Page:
clock menu more-arrow no yes mobile

Filed under:

What’s next for the Utah Jazz in the offseason?

The Jazz have a lot of questions they need to answer.

Utah Jazz v Denver Nuggets - Game Seven Photo by Jim Poorten/NBAE via Getty Images

On Mike Conley’s final shot in Utah’s Game 7 loss to the Denver Nuggets, you could feel the collective groan of Jazz fans as the shot rimmed out.

That groan was heavier this time for multiple reasons. This was another first round exit for a team with multiple all stars. To go all in like the Jazz did for this season only to lose in the first round again is painful and it hurt even more because the Jazz gave up a 3-1 series lead. And finally, in the final three games of the series, outside of Donovan Mitchell, Utah was out-played and out-coached.

Now that the season is over, Utah is looking at an incredibly important offseason. After this disappointing playoff loss, here are some of the questions they need to answer.

Is Rudy Gobert part of Utah’s future?

It was an up and down series, and season, for Rudy Gobert. The loss to the Nuggets summed up the season for Gobert in a lot of ways. There were games that Gobert dominated and those were the games Utah won handily in the Nuggets series. There were also games that Utah needed a lot more from Gobert and they lost those games.

Before Game 5 and 6, Gobert found out he wasn’t going to win the DPOY award for a third straight season. It seemed from that moment on Gobert’s impact on the series wasn’t as strong. He didn’t have a lot of force until the second half of Game 7 where he nearly helped the Jazz advance out of the second round on his own.

Utah Jazz v Denver Nuggets - Game Seven Photo by Mike Ehrmann/Getty Images

It may very well have been scheming from the Nuggets, along with some insane three point shooting from Jokic, that lessened Gobert’s impact, but it was hard not to see an up and down effort from Gobert. For multiple games Gobert looked invisible and then in Game 7 he dominated. If he had not played like he did in that Game 7, the narrative would have been that Gobert had checked out. That type of up and down production makes things tricky for the Jazz.

Utah faces an important offseason decision with Gobert. Gobert is eligible for a supermax extension after next season which Utah is not likely to offer. If it’s supermax or bust for Gobert, then we could see some sort of trade.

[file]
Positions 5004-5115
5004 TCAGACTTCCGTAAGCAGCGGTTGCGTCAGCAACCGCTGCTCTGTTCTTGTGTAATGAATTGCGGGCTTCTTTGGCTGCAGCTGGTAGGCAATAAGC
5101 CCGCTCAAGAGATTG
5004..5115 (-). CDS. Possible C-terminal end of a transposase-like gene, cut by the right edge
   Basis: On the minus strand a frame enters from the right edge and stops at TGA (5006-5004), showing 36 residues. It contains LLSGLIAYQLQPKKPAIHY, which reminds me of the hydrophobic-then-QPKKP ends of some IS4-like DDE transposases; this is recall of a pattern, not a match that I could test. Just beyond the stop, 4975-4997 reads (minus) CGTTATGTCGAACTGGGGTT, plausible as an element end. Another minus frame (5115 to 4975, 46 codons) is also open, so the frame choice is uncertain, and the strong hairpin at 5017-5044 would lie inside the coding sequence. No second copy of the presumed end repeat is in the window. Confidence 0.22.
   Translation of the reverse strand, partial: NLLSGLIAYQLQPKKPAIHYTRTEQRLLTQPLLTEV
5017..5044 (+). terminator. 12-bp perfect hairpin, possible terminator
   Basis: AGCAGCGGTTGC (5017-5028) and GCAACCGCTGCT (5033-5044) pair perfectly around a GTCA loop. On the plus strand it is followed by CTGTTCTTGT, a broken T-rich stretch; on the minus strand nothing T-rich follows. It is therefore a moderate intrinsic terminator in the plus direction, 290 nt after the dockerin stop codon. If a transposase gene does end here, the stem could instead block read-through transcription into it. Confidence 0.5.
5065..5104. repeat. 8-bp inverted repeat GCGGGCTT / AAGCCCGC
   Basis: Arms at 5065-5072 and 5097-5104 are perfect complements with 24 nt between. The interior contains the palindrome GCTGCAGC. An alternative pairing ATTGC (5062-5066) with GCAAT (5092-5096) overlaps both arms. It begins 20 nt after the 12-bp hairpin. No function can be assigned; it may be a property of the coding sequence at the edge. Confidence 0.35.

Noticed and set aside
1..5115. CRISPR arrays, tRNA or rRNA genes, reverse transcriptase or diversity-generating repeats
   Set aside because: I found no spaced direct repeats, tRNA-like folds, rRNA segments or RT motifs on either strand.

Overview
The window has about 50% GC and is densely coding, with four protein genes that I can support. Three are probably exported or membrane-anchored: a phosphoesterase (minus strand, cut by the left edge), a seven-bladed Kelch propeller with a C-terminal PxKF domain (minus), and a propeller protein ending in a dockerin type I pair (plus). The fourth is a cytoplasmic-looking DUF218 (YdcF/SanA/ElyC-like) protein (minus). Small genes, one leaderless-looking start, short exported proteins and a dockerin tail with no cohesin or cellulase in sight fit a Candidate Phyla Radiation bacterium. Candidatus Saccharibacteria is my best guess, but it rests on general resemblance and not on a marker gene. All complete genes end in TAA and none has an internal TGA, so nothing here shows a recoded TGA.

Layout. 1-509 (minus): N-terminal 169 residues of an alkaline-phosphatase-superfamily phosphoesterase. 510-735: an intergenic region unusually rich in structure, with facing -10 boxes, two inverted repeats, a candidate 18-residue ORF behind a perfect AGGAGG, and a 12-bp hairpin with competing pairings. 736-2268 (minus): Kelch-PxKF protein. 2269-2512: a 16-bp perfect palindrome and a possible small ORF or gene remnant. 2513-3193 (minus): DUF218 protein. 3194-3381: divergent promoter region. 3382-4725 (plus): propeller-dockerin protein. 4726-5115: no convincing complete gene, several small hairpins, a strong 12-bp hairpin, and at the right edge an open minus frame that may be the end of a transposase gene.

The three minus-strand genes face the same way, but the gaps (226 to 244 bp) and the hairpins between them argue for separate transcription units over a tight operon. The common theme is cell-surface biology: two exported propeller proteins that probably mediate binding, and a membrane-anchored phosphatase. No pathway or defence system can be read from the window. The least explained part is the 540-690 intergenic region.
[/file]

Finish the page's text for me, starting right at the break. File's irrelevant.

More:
But if Gobert is willing to sign something that makes both him and the Jazz happy, Utah would be wise to take it. When Gobert is dominating a game, it changes everything for Utah. It also looks like Rudy Gobert and Donovan Mitchell are in a good place. From Sports Illustrated’s Chris Mannix:

An obvious positive: The relationship between Mitchell and Rudy Gobert has been rebuilt. Team sources have described the vibe between the two stars as “great” these last two months. Both seemed to have moved past the drama that unfolded last March, when Mitchell and Gobert tested positive for COVID-19, with Gobert admitting to recklessness when it came to the coronavirus. The two have never been best friends, but by all accounts, Utah’s two cornerstones are in a good place.

That’s a great sign for Utah. If they can couple a reasonable contract for Gobert alongside Donovan Mitchell’s reported upcoming max extension, Utah has two core pieces to build off of year after year.

How do the Jazz fix their bench?

When Utah signed Jordan Clarkson midway through the year, he became that sixth man they’d been looking for. Coming off the bench for Utah, Clarkson averaged 15 ppg game on good percentages for a Jazz bench unit that struggled all season.

In the regular season that seemed to fill the holes for the bench, but in the playoffs, it was a different story.